3.5m people set to receive tax refunds
Up to 3.5 million people are set to receive a tax refund from
next week, but as many as 1.6 million face a bill for underpaid tax, HM
Revenue and Customs (HMRC) said today.
Those who are due a rebate will get an average windfall of £379, while the typical shortfall for those who have not paid enough is £537, under Pay As You Earn (PAYE) adjustments for the tax year 2011/12.
The tax bills and refunds, which are a normal part of the PAYE process, are being handed out two months earlier than last year, meaning people will get their money back more quickly as well as knowing exactly what they owe, HMRC said.
Under PAYE, a tax code is allocated to taxpayers to ensure that the right amount of tax is deducted at source, but people can end up paying too much or too little when their circumstances change and HMRC is not told.
Around 85% of people generally pay the correct amount of tax during the year, but end-of-year adjustments are made for the 15% who do not, because they may have moved jobs or had gaps between periods of work, for example.
HMRC said it expects between 2.1 million and 3.5 million people overpaid tax in 2011/12, while between 1.2 million to 1.6 million taxpayers paid too little.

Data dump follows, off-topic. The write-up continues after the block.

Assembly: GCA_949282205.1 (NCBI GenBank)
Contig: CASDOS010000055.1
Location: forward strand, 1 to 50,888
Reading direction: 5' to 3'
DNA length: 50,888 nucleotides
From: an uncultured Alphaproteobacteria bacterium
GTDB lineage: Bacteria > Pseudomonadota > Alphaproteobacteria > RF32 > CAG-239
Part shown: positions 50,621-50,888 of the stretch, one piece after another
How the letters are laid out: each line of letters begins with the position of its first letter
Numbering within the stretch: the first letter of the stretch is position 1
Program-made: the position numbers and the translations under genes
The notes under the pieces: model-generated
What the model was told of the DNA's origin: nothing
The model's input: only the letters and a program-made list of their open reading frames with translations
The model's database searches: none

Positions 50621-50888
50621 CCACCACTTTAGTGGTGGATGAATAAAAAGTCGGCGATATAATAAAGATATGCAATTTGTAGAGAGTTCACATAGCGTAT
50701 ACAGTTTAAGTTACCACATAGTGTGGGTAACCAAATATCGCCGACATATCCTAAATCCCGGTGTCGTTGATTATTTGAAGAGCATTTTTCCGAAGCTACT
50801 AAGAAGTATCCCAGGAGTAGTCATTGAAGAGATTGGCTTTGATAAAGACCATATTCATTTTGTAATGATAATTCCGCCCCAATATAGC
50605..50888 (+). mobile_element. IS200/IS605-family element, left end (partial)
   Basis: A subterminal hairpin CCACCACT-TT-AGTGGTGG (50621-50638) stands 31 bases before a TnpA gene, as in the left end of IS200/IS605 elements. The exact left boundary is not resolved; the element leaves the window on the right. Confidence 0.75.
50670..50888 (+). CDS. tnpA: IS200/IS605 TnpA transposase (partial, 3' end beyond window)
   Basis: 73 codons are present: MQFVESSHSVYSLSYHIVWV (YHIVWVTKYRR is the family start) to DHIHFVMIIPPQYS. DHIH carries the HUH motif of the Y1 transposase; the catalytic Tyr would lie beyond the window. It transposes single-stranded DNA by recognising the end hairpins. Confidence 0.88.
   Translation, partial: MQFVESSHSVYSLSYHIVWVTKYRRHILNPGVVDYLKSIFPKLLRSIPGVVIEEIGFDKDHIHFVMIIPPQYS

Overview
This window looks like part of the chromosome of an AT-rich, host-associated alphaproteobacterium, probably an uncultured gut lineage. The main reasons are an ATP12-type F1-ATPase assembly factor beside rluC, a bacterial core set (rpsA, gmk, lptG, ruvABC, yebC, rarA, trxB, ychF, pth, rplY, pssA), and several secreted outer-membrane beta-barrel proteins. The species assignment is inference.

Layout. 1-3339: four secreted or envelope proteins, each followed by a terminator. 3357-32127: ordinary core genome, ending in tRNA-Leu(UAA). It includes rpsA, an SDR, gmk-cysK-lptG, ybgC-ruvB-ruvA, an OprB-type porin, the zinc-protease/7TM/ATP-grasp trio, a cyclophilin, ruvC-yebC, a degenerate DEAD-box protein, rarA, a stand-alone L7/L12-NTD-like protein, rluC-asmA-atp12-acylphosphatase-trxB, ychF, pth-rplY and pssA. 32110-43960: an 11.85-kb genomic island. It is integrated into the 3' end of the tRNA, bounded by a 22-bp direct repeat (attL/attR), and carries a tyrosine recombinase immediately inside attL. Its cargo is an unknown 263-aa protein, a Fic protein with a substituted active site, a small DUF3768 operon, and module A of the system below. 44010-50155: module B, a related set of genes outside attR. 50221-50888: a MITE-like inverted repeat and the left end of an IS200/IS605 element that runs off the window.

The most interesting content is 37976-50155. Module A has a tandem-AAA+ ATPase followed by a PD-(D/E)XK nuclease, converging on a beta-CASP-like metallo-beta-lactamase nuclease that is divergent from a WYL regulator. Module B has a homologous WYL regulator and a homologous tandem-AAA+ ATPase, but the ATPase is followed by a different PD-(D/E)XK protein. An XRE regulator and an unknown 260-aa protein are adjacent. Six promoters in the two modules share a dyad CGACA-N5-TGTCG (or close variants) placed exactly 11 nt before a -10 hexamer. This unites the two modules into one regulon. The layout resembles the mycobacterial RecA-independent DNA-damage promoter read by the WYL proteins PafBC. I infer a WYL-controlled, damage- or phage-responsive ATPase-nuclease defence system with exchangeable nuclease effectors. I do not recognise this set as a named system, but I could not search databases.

Stephen Banyard, acting director general for personal tax, said: "We are pleased that we are able to start this process more quickly than in previous years, giving money back to those we owe and delivering certainty to those with something to pay.
"We are improving the PAYE system further through the introduction of Real Time Information (RTI), which will make it easier for employers and pension providers to administer as they will tell HMRC about PAYE payments at the time they are made - as opposed to only at the end of the year - reducing the need for corrective actions at a later stage."
The TaxPayers' Alliance has previously called for a simpler tax system, describing the current one as an "administrative nightmare" which has seen HMRC have to clear a backlog of PAYE cases for the tax years 2003 to 2008.
A new IT system was introduced in 2010 which made it easier to spot discrepancies, and this meant more cases where people had overpaid or underpaid came to light.
HMRC has said that underpayments and overpayments in tax at the end of the year are "part of the PAYE system".
In most cases the shortfall for those who have underpaid tax will be automatically collected in instalments over the following tax year through the PAYE system.
But the Revenue body said it can spread repayments over a longer period in cases where it would otherwise cause hardship.
For those who have overpaid, repayments are made automatically and there is no need to make a claim.
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